A vasopressin-like peptide was isolated from the locust Locusta migratoria (Proux et al., 1987). Related peptides have been identified in some other insects species (e. g. Tribolium castaneum and Nasonia vitripennis), but not in Drosophila or other dipteran insects, nor in Bombyx mori or Apis mellifera (Stafflinger et al 2008). The invertebrate forms of vasopressin-like peptides have a well conserved sequence and have been designated inotocins (Stafflinger et al 2008) and are cyclic peptides, due to an internal cystein bridge (Li et al., 2008). The sequence of Tribolium inotocin is CLITNCPRGamide (Li et al., 2008). Inotocin receptors were identified from Tribolium and Nasonia and display strong similarities to inotocin GPCRs from the water flee Daphnia pulex and the snail Lymnaea stagnalis, as well as mouse receptors to oxytocin and vasopressin (Aikins et al., 2008; Stafflinger et al 2008).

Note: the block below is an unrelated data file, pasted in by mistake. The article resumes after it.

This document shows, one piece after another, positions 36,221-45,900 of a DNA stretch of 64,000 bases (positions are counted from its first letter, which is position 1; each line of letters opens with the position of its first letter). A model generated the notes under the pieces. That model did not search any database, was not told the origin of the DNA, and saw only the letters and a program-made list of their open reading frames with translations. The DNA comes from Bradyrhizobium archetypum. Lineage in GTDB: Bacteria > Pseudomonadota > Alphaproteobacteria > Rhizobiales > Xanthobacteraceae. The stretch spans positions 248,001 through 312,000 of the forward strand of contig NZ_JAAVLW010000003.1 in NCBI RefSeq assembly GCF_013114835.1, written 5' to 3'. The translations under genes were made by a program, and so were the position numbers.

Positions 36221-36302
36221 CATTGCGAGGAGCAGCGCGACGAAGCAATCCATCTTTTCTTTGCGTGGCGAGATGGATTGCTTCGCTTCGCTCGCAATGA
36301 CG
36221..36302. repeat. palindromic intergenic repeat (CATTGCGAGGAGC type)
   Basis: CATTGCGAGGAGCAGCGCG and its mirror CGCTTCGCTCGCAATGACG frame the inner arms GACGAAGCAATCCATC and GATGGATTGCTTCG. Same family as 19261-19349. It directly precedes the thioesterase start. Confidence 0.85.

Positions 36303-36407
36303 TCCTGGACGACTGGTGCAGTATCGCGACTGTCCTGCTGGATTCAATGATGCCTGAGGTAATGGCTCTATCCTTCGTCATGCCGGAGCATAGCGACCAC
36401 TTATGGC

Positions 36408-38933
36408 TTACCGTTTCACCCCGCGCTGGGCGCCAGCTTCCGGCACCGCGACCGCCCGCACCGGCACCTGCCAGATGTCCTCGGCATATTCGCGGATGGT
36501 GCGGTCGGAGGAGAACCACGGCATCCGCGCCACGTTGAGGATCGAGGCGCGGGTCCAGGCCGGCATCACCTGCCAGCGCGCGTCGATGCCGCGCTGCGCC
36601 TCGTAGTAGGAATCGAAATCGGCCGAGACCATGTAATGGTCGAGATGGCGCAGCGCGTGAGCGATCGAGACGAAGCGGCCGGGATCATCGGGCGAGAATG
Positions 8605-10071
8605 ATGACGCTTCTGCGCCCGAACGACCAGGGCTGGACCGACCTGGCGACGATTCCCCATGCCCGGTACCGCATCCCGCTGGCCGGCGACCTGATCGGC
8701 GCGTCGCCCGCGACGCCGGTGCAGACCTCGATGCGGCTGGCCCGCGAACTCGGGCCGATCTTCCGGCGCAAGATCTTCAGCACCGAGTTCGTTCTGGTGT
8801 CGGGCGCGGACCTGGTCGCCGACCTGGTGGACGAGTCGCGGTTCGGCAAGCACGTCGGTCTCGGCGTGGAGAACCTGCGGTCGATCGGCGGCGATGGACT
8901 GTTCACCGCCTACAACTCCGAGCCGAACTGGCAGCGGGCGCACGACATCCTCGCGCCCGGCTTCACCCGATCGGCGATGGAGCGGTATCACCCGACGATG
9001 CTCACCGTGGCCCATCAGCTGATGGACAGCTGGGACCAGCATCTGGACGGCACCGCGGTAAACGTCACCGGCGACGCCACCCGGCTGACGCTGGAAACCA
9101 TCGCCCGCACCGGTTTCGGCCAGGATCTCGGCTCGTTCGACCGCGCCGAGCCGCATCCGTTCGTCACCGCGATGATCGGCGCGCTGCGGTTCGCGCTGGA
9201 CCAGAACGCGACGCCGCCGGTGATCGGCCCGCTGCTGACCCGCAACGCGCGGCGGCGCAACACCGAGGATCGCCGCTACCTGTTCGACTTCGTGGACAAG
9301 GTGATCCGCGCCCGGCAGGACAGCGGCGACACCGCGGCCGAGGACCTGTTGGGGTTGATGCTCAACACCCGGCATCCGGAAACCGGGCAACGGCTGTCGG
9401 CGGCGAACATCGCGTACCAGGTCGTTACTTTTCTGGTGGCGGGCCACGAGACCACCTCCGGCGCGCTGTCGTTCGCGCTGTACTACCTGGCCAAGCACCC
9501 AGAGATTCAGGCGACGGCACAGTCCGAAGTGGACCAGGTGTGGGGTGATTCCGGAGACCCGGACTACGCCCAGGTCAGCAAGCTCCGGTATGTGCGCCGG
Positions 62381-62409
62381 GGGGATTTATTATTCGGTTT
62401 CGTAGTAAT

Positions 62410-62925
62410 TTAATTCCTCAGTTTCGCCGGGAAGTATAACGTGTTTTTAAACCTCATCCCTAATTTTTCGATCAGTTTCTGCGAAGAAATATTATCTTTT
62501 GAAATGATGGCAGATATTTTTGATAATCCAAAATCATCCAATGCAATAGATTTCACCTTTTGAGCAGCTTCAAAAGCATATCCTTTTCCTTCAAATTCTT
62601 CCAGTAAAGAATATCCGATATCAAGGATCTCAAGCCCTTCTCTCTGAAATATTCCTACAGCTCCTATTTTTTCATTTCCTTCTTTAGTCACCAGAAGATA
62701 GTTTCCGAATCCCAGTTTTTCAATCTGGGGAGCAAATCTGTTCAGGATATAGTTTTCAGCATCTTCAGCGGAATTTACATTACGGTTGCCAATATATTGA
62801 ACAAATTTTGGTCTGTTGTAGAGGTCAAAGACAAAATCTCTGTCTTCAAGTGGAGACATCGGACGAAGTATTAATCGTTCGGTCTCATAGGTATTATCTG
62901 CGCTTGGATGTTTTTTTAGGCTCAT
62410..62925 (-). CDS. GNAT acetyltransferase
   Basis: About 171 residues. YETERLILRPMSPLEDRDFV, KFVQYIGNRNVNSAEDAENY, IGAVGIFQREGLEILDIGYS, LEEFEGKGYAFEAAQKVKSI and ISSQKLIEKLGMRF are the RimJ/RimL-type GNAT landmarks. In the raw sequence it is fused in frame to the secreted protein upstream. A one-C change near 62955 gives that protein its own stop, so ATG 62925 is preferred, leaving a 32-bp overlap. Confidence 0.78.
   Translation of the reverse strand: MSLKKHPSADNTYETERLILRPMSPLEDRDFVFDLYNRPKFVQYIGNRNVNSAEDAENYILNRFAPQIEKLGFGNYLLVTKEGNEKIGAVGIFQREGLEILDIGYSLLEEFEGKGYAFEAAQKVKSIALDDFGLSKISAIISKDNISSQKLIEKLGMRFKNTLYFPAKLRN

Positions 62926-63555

Inotocin is expressed in only two neurons in the subesophageal ganglion of locusts and Triboleum with branches arborizing extensively in the brain and ventral nerve cord and vasopressin-like immunoreactivity is also seen in a similar pair of neurons in cockroaches and mantids (Aikins et al., 2008; Davis and Hilderbrand, 1992; Tyrer et al., 1993). The inotocin receptor of Tribolium is expressed mainly within the CNS, and not in renal tubules (Aikins et al., 2008; Stafflinger et al 2008).
In Triboleum inotocin indirectly triggers diuresis (Aikins et al., 2008). Since the receptor appears expressed mainly within the CNS and no branches of the inotocin neurons reside outside the CNS, it was hypothesized that inotocin regulates neurosecretory cells that produce a diuretic hormone.
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